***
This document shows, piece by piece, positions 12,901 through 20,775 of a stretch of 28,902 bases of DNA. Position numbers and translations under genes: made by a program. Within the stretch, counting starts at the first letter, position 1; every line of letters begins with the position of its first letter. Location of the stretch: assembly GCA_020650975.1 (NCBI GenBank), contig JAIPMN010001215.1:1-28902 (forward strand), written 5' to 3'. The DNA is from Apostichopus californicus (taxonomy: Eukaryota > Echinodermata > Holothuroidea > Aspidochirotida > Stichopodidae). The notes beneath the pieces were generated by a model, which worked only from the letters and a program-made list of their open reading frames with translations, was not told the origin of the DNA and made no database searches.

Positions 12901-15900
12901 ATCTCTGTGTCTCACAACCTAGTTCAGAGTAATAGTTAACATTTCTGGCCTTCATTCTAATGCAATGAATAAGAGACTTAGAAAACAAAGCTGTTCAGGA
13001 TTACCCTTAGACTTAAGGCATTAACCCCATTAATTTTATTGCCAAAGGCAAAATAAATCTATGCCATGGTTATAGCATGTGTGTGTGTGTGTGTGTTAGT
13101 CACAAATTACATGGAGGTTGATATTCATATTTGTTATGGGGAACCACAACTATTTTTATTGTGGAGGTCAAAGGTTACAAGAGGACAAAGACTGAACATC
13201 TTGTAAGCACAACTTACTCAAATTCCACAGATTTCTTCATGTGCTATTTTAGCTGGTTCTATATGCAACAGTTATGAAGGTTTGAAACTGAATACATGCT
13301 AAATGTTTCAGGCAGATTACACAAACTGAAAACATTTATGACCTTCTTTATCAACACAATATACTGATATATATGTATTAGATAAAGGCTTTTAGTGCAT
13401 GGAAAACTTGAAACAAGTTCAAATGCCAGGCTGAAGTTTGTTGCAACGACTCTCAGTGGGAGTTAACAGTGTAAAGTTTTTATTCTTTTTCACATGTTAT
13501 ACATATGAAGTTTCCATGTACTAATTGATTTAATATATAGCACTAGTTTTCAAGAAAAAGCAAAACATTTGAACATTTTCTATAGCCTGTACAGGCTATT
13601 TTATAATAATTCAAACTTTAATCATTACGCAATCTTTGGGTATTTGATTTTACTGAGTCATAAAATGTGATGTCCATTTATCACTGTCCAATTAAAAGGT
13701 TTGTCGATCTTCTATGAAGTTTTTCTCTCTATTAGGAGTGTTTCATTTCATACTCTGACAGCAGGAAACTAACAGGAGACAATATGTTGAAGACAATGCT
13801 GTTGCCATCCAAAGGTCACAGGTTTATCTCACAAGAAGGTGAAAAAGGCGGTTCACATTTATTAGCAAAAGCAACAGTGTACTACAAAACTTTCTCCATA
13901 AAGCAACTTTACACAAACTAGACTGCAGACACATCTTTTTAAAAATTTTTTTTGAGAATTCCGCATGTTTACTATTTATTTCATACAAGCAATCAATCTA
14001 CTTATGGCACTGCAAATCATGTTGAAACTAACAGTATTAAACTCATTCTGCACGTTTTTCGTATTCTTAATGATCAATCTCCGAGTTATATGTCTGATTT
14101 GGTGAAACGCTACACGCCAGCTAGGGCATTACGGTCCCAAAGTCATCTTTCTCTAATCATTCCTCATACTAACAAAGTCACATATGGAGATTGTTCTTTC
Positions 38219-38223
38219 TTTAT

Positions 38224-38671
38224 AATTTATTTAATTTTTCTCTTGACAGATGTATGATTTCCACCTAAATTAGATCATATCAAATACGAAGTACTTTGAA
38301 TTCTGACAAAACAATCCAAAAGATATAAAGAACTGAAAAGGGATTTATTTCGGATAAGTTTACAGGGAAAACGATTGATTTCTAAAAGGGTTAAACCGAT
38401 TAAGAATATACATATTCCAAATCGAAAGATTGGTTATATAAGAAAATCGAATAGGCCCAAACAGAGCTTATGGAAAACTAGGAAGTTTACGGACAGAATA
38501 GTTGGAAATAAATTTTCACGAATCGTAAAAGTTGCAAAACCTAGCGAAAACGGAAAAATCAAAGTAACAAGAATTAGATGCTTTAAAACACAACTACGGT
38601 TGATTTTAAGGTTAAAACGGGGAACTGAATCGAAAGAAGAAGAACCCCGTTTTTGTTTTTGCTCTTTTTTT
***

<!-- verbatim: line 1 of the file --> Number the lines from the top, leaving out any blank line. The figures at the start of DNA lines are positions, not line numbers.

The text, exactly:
This document shows, piece by piece, positions 12,901 through 20,775 of a stretch of 28,902 bases of DNA. Position numbers and translations under genes: made by a program. Within the stretch, counting starts at the first letter, position 1; every line of letters begins with the position of its first letter. Location of the stretch: assembly GCA_020650975.1 (NCBI GenBank), contig JAIPMN010001215.1:1-28902 (forward strand), written 5' to 3'. The DNA is from Apostichopus californicus (taxonomy: Eukaryota > Echinodermata > Holothuroidea > Aspidochirotida > Stichopodidae). The notes beneath the pieces were generated by a model, which worked only from the letters and a program-made list of their open reading frames with translations, was not told the origin of the DNA and made no database searches.